The board, which advises the mayor and city supervisors, introduced several new programs Thursday to halt the spread of illegal graffiti vandalism, involving partnerships between residents, businesses and schools, as well as urban artists.
"A united front against vandalism, along with creative anti-graffiti programs like these that engage everyone, maximize our chances for success," said Edward Reiskin, director of the Department of Public Works.
"We also want to find ways for legitimate expression of street art, so that we capture San Francisco's artistic energy in legal, respectful and attractive ways," said Reiskin.
One of the programs will bring street artists into fourth through sixth grade classrooms in public schools where graffiti is most prevalent. The artists will speak to students about caring for public spaces and the difference between artistic expression and vandalism.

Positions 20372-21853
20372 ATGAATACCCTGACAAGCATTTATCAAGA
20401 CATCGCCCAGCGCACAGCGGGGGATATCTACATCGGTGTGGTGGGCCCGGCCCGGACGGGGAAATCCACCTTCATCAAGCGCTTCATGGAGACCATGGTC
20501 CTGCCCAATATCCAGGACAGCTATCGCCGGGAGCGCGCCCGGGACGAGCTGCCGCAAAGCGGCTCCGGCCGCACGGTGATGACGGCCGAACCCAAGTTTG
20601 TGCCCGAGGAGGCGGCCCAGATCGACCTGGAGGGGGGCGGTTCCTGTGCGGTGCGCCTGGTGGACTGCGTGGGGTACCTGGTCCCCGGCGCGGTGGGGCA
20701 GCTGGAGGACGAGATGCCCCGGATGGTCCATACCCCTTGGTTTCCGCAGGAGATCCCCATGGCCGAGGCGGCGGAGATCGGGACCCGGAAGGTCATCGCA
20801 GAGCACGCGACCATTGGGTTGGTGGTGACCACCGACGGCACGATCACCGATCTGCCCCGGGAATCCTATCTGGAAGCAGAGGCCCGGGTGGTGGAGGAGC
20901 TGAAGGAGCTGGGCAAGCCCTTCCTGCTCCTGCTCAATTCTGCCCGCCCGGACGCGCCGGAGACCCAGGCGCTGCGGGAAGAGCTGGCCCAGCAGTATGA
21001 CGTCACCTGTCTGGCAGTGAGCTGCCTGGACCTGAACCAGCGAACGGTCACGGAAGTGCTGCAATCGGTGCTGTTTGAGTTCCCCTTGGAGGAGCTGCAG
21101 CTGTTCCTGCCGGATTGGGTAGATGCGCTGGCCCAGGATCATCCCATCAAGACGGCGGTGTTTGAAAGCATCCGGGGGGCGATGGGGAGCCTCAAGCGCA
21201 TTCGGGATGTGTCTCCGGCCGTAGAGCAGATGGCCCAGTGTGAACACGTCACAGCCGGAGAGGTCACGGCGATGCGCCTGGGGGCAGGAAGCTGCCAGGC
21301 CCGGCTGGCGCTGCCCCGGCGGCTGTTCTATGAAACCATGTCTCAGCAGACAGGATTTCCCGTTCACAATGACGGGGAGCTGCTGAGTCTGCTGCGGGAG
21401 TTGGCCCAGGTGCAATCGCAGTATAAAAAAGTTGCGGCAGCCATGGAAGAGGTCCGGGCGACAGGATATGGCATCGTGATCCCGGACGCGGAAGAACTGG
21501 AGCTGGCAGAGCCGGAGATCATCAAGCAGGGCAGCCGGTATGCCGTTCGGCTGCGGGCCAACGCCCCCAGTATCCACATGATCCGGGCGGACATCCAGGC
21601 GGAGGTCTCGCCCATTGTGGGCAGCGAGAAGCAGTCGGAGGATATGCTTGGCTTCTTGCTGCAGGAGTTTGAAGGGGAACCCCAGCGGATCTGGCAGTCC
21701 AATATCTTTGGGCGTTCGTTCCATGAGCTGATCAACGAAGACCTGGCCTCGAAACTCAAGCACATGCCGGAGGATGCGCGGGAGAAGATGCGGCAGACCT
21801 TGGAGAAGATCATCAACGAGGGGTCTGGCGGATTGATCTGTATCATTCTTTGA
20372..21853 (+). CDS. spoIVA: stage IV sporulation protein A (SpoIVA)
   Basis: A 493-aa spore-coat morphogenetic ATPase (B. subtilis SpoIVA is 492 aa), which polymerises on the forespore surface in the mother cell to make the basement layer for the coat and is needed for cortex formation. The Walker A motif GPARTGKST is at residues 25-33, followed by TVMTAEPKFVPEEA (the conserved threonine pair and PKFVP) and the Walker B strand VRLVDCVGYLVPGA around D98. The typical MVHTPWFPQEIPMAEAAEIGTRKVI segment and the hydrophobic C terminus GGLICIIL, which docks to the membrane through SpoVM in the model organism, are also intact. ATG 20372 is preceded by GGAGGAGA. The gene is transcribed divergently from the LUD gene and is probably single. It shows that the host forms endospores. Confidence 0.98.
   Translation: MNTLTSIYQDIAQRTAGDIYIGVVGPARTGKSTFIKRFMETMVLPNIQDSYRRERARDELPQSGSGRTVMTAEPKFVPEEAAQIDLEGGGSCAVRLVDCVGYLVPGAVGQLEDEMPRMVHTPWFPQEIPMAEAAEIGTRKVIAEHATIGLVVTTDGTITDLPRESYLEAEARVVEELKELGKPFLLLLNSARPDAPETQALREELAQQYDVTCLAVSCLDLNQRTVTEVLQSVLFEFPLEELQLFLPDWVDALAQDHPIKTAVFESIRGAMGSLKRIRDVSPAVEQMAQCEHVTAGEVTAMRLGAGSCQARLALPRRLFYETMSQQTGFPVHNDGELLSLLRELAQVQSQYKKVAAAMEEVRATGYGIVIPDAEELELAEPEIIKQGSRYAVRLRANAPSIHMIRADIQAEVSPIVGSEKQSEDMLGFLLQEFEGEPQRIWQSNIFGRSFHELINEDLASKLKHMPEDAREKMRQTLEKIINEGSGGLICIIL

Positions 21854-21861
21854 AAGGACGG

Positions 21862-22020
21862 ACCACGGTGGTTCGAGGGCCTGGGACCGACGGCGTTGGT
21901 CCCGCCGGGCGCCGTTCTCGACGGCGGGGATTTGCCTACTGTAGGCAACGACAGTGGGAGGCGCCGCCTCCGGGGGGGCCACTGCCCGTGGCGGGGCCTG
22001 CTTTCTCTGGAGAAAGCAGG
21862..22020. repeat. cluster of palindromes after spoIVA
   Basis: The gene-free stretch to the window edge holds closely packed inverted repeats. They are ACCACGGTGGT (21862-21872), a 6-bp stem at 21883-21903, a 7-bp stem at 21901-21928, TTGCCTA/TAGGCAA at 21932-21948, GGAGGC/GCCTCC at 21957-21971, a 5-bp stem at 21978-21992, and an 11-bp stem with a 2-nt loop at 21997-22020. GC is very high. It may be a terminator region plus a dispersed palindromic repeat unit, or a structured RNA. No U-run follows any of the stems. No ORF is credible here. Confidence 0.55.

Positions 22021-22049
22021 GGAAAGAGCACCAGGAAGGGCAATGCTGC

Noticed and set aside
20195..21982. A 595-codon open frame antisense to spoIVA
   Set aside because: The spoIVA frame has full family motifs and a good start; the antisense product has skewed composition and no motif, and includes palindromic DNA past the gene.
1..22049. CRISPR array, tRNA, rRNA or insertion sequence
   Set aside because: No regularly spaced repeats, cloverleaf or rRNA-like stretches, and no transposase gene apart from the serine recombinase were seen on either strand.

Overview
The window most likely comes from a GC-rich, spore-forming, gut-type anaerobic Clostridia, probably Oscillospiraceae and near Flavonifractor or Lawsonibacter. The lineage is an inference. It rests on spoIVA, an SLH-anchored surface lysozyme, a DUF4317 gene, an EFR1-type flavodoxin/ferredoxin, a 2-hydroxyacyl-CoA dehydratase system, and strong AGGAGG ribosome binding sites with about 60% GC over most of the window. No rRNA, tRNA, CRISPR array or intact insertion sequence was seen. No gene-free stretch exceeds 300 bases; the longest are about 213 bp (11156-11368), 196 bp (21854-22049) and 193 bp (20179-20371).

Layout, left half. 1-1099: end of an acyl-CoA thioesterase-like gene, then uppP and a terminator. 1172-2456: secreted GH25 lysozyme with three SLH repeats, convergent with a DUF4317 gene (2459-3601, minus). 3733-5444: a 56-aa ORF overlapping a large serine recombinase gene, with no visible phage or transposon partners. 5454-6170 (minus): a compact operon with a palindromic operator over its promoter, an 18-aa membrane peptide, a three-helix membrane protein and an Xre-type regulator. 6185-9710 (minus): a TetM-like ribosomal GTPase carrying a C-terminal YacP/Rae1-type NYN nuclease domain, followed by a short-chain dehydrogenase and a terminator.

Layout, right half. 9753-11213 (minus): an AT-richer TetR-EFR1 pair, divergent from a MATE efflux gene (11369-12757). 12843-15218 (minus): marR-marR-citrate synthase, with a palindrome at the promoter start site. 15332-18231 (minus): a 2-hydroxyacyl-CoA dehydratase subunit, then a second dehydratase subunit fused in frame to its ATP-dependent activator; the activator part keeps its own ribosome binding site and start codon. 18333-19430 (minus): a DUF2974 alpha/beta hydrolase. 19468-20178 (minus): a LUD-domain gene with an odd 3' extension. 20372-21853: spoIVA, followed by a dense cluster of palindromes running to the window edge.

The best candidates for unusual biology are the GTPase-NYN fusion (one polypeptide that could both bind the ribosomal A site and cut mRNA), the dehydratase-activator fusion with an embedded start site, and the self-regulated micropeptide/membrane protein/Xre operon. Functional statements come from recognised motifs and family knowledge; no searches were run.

A related pilot program by the San Francisco Arts Commission and the Department of Public Works will connect young urban artists with private property owners to create new spaces for murals on building exteriors and for temporary art installations.
San Francisco Director of Cultural Affairs Luis Cancel said the city's Arts Commission has exhausted its resources to preserve and care for public monuments due to increased graffiti incidents.
"By educating our youth and engaging urban artists, we hope to engender civic pride and groom a new generation of guardians to protect and preserve the City's cultural legacy," said Cancel.
Other newly announced programs included an education and graffiti abatement partnership with businesses and residents in Chinatown, a highly trafficked tourist area where graffiti has become a significant problem.
City officials are also calling on residents to sign a pledge to join the fight against graffiti vandalism.